Ash Wednesday is inextricably linked to Easter. After all, it marks the beginning of the Lent penance period that ends on that important Christian holiday. But, even though the Easter story takes place in biblical times, the traditions of Ash Wednesday aren’t quite that old.
“The practice of Ash Wednesday dates back to the 11th Century,” says Lauren F. Winner, a priest and assistant professor at Duke Divinity School. “You see that in the book Daniel in the nine chapter there’s a line about associating fasting with ashes, so ashes are associated with penance, which is the dominant theme of Lent.”
And the most familiar Ash Wednesday observance—the ash crosses worn on the foreheads of many churchgoers—hasn’t always been acknowledged by all branches of Christianity, Winner says. It wasn’t until a few decades ago that the tradition became widespread in the United States.
In the 1970s, the practice matched up with a few wider trends in American religion, including the embrace of once-discarded traditions and the search for ways to connect the physical body to spiritual life. Ash Wednesday was an opportunity for a multi-sensory way of connecting faith to the body, so many American Christians at the time decided to begin wearing that outward physical mark of their spiritual lives. Winner says she thinks its popularity has endured as it offers those celebrating an easy way to prompt conversations about faith.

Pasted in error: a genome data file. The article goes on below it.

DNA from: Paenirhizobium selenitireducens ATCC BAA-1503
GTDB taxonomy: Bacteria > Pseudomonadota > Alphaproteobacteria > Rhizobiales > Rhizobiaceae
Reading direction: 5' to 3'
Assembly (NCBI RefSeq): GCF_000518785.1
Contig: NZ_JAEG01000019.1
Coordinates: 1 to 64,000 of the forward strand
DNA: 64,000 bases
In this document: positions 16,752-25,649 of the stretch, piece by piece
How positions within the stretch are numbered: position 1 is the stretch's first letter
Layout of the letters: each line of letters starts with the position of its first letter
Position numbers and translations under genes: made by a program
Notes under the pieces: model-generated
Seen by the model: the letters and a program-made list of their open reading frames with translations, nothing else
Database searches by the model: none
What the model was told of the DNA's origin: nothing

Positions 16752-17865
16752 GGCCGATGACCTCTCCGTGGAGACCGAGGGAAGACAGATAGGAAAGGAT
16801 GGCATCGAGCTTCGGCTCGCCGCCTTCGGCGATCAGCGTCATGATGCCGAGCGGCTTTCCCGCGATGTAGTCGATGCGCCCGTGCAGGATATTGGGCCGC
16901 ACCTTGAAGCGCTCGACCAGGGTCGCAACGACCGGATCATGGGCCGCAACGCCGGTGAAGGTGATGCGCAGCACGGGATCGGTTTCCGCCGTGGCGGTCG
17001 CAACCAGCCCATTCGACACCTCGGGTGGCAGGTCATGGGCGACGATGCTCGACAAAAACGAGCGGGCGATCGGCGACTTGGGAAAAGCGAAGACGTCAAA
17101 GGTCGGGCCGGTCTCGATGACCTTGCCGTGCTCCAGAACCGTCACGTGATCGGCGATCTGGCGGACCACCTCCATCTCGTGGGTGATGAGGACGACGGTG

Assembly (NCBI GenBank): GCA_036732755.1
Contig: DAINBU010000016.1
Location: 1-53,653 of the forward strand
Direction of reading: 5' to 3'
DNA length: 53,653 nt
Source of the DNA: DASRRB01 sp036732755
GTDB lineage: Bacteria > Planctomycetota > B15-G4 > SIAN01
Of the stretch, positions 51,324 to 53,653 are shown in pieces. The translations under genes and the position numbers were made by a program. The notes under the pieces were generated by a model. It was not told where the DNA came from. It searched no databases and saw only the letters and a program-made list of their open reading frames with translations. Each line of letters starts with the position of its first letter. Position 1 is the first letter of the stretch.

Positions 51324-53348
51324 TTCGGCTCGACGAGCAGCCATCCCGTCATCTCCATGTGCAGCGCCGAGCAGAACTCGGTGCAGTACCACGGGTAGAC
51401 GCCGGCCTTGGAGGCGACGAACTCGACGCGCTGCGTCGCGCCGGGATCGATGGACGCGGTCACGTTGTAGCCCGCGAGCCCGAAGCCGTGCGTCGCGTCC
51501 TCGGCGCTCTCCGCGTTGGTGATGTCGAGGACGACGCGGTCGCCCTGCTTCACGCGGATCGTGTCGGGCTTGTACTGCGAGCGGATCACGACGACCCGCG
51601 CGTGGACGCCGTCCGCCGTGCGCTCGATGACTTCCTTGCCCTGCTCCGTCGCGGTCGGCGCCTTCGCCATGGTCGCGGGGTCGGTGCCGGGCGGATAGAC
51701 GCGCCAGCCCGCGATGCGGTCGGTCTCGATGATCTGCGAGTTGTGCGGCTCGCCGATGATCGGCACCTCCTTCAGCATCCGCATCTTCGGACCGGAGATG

“We’ve seen the rise of a whole array of bodily practices and this is a very striking one for those who are not necessarily comfortable talking about faith,”she says. “The practice of this once a year is an organic way of drawing their faith into their lives.”
But what is it exactly that’s on the foreheads of those observing the holiday? The ash used for Ash Wednesday is made of palm branches used on the previous Palm Sunday, when Christians carry palms in a nod to the Gospels’ reference to Jesus’ path being covered in palm fronds on the day he entered Jerusalem. Occasionally the ashes are mixed with oil so they stay on congregants’ foreheads for longer.
In modern times, especially as cremation has become more popular in the U.S., many people imbue the ashes with a new level of meaning, Winner says. “[They represent] penance and mortality,” she says, “but there’s also a much stronger and more palpable association if people were just last year scattering ashes of a family member.”
With many religious traditions, the meaning can often be lost over time. But Winner says Ash Wednesday, even as observances evolve, is one exception to that rule.
“It’s very powerful to say those words about ‘you are dust and to dust you shall return,'” she says. “I keep waiting for it to get overly familiar and lose its power but it doesn’t.”